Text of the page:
Diabetic Dyslipidemia and Atherosclerosis

Posted by e-Medical PPT Saturday, September 1, 2012
Interrelation Between Atherosclerosis and Insulin Resistance
Insulin resistance is associated with a panoply of abnormalities, including hypertension, hyperinsulinemia, hypertriglyceridemia with small, dense low-density lipoprotein (LDL) and low high-density lipoprotein (HDL), and hypercoagulability.  Of course, insulin resistance is a major risk factor for the development of diabetes.  Obesity plays a role both in exacerbating insulin resistance and as an independent risk factor for atherosclerosis.  Therefore, any patient with insulin resistance has numerous reasons to be at very high risk for atherosclerosis.

Insulin Resistance and Hyperinsulinemia: Clinical Clues
Clues for the identification of hyperinsulinemic or insulin-resistant patients include abdominal obesity and the presence of hypertriglyceridemia and low HDL cholesterol.  Glucose intolerance can sometimes be identified by the fasting glucose level, which may be between 100 and 125 mg/dL.  Other characteristics of insulin-resistant individuals are hypertension and the presence of atherosclerotic cardiovascular disease.  Also, certain ethnic groups, such as those from Southeast Asia and Native Americans, have very high genetic predispositions to develop insulin resistance.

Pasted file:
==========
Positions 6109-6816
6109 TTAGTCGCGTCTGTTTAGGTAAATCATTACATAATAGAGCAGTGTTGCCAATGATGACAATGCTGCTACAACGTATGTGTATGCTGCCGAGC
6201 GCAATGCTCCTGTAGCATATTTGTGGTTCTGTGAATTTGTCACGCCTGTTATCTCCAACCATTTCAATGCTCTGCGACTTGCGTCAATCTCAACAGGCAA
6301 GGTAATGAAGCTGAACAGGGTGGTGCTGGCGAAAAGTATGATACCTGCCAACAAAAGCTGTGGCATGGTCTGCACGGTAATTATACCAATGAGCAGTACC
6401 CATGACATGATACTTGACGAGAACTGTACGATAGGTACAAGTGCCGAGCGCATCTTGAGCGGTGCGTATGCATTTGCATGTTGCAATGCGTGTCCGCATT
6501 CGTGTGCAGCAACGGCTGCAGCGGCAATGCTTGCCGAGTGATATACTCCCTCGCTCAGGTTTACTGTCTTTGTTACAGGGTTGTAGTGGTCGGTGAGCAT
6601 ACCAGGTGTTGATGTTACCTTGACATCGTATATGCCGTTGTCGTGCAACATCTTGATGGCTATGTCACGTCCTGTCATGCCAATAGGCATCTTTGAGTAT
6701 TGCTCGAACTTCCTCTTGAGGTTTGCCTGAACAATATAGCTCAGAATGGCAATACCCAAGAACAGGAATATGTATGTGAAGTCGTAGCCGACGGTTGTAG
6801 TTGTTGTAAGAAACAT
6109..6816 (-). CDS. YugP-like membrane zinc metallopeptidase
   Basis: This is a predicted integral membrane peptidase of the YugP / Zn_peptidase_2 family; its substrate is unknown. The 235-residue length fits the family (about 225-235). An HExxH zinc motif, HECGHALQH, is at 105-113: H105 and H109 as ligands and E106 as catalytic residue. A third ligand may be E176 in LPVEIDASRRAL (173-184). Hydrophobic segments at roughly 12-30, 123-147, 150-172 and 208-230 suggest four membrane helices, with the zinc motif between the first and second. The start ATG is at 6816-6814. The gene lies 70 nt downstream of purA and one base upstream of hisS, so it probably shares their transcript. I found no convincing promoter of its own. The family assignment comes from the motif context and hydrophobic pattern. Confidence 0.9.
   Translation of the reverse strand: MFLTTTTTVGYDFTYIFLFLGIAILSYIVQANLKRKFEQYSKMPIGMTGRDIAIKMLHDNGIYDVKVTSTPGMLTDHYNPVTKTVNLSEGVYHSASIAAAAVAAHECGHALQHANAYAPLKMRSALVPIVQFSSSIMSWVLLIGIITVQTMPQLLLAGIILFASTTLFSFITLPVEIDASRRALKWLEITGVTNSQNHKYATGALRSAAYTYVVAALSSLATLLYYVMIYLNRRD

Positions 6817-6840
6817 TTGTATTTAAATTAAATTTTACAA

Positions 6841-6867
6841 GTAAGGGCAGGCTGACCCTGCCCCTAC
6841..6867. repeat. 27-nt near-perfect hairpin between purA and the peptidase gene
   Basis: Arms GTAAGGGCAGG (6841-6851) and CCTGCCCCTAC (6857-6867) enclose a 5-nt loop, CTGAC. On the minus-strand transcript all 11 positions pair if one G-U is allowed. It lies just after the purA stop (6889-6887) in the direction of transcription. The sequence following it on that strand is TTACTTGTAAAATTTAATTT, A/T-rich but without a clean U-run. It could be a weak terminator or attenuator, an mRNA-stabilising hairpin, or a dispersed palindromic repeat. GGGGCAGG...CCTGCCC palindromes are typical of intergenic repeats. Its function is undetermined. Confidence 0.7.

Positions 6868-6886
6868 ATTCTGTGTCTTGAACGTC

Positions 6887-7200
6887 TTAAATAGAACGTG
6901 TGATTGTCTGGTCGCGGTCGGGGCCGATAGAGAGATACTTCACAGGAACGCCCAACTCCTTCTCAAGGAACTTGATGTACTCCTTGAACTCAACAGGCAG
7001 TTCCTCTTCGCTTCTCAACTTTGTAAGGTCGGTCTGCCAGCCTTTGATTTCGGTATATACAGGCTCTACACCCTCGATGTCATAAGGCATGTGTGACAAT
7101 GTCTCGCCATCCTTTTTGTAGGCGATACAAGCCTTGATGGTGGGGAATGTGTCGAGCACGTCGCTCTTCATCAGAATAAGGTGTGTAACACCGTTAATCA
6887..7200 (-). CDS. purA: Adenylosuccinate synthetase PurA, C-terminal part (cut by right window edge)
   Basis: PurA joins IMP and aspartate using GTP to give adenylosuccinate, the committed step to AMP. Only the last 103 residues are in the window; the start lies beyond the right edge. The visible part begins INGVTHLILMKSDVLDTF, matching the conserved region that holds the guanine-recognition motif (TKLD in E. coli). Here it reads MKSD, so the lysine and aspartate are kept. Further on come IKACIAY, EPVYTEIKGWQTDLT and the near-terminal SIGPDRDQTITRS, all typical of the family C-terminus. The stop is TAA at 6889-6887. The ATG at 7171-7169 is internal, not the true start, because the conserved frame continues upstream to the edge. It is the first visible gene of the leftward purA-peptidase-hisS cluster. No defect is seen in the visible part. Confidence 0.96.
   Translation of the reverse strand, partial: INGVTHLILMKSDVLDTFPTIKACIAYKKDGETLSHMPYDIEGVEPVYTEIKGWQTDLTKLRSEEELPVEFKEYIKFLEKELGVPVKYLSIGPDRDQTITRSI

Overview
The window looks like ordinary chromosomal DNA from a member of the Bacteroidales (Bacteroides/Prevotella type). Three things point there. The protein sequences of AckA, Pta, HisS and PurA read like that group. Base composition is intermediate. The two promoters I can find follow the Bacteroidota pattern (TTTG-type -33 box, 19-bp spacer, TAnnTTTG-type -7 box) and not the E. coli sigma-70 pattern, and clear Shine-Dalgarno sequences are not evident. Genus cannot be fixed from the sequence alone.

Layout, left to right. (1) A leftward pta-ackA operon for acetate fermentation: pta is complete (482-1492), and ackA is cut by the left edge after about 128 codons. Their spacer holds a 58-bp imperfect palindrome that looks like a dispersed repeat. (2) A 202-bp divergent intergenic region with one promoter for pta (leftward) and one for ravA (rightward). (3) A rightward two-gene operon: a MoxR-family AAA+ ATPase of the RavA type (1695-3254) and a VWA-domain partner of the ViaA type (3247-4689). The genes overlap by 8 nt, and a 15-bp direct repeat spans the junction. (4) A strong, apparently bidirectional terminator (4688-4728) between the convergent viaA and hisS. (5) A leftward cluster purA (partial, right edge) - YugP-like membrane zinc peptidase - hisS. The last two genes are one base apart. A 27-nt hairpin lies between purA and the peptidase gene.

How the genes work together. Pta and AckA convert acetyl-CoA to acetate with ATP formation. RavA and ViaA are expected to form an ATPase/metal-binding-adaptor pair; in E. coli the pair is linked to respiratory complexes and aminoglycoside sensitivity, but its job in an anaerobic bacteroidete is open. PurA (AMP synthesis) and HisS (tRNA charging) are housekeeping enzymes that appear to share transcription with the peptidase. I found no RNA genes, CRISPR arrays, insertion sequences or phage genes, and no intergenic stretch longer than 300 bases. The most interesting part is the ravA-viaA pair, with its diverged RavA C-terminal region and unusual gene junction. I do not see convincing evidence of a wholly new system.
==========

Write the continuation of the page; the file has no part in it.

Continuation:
Dyslipidemia in the Insulin Resistance Syndrome
Dyslipidemia in patients with the insulin resistance syndrome is characterized by an elevated level of total triglyceride, a reduced level of HDL cholesterol, and the presence of heterogeneity within LDL particles, with an increased proportion of LDL found as small, dense, cholesterol-poor particles.

Small, Dense LDL and CHD: Potential Atherogenic Mechanisms
Data from in vitro and in vivo studies suggest that small, dense LDL may be particularly atherogenic.  In vitro, small, dense LDL appears to be more susceptible to oxidative modification.  Because they are smaller, these particles appear to penetrate the endothelial layer of the arterial wall more easily.  The apo B molecule in small, dense LDL undergoes a conformational change that leads to decreased affinity for the LDL receptor, therefore allowing this LDL particle to remain in the circulation longer and be more liable to oxidative modification and uptake into the vessel wall.  Finally, in population studies and small clinical studies, small, dense LDL is associated with the insulin-resistance syndrome as well as with high triglycerides and low HDL cholesterol.

Factors Promoting Thromboembolic Disease in Diabetes
Diabetes is associated with hypercoagulability and the predisposition for thromboembolic phenomena.  Diabetics have increased fibrinogen, increased PAI-1 levels, and increased platelet aggregability; the latter is particularly a problem in the poorly controlled diabetic.

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